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Sequence and Association: Looking at Mentors

Todd Royer -- Don't just look for information and direction from mentors and role models. Absorb the positive energy and confidence they have to offer.

Whenever I look outside myself for guidance, I seek to feel an experience. On the other hand, when I'm looking for answers, I seek information.

The difference is feeling and thinking, and when it comes to mentors and models it's important to make this distinction.

A mentor is not really a source of information; a mentor is an access point to experience. You want to know how your mentors and models feel about the problems they encounter so you can learn from their experience.

My first boss was in his sixties when I started working for him; I was in my twenties. John had built his own business from the ground up, and in his sixties he had a thriving business with hundreds of clients. He served as my first mentor.

Sometimes he'd give me specific information that was helpful, but rarely information I couldn't find elsewhere. But what he provided was both model and mentor for how to feel about sales situations. I could look to him for leadership in handling new accounts and he always had a positive enthusiastic personae. His confidence carried me through many of my first big deals.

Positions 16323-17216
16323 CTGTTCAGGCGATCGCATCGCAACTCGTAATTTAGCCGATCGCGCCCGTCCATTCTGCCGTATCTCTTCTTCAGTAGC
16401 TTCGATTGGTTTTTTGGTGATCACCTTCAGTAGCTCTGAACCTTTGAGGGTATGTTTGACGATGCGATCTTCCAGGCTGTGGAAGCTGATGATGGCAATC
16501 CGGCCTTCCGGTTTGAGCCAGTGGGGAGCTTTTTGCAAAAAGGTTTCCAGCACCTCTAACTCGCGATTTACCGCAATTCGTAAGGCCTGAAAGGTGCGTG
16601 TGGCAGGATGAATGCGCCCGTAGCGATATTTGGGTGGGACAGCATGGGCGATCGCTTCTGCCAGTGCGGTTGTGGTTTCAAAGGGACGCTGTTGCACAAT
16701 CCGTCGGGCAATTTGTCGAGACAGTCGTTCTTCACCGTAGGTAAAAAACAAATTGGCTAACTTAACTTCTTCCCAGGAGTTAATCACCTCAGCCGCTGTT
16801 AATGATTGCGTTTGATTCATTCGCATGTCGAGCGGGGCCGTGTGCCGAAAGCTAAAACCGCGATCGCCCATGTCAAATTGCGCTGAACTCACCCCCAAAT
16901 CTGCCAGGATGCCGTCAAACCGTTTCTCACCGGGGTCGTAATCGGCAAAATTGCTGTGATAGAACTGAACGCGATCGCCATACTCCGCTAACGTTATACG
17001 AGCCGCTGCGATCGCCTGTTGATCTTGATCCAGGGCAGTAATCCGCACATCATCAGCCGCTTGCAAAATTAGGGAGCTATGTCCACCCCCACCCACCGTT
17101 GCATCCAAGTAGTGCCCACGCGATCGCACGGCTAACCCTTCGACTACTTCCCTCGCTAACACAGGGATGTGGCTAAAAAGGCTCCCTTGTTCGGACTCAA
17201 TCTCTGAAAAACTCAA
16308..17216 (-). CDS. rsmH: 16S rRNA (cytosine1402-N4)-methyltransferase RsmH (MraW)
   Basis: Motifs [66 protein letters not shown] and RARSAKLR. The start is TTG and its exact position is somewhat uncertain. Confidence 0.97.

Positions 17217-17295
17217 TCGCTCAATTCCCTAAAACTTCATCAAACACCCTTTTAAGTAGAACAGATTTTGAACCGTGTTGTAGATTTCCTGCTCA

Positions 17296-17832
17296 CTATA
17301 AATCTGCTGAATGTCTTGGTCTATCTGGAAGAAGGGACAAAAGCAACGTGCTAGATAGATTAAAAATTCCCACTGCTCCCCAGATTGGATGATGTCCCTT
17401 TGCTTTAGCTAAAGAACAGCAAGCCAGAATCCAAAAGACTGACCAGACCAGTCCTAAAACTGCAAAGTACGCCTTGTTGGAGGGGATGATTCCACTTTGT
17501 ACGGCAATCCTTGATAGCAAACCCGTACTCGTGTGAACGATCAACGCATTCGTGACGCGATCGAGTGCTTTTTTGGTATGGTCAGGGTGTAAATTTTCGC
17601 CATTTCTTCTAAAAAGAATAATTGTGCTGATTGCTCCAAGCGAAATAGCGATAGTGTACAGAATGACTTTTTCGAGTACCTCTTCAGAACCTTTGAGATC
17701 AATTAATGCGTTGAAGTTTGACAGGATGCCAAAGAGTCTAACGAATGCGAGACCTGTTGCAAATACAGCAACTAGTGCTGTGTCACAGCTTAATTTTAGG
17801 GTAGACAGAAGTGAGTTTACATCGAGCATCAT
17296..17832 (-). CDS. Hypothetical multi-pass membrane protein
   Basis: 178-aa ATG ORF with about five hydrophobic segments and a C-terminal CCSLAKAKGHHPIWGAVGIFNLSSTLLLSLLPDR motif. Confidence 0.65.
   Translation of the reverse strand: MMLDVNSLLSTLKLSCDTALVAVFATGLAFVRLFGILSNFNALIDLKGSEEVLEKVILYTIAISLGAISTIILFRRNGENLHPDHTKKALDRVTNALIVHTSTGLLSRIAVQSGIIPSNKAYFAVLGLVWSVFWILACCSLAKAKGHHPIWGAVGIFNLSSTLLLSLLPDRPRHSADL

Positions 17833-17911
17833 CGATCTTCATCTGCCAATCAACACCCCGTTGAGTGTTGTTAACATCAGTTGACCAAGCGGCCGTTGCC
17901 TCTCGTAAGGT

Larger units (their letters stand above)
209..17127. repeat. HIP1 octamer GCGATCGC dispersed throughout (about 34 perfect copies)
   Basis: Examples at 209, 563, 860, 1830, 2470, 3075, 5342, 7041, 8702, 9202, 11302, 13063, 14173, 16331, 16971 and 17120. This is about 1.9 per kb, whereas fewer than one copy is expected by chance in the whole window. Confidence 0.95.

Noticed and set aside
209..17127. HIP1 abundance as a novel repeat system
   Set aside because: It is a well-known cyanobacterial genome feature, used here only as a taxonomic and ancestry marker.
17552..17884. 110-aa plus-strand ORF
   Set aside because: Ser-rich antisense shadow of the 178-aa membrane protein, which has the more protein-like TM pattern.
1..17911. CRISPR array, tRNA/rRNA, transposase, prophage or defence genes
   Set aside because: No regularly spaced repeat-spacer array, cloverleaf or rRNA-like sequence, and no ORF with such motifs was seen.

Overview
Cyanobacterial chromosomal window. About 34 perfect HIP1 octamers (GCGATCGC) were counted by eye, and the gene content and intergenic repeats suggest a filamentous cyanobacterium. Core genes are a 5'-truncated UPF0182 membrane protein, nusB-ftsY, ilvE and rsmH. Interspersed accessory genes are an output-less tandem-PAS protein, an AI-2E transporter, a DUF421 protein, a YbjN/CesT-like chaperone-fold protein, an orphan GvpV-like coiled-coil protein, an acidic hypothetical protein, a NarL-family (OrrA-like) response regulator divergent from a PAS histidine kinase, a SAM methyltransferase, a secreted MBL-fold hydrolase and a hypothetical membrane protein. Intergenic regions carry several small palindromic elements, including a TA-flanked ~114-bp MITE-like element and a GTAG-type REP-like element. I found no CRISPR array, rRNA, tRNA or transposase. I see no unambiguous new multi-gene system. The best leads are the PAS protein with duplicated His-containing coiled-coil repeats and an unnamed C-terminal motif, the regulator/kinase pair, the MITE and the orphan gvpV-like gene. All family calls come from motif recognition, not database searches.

It's amazing how much can be learned by simply watching a person who truly knows what they're doing. And fortunately for all of us, there are these competent people all through society. Look for them. You don't even have to know them or have contact with them to learn from them.

Of course, the closer you are the more you can absorb from a model's personal energy. That's the real point of a mentor.

Sure, some mentors will open doors and help with contacts, and I don't mean to dismiss that, but in the long run, the most important gift a mentor provides is an emotional model.

So don't look for information and the thoughts built on sequential thinking from your models and mentors. Absorb their positive energy and confidence.

Todd Royer has been writing for the Internet for two years and has helped hundreds of people with their professional growth. If you would like a free subscription to Career Development Weekly, click below:

© 2005 Todd Royer

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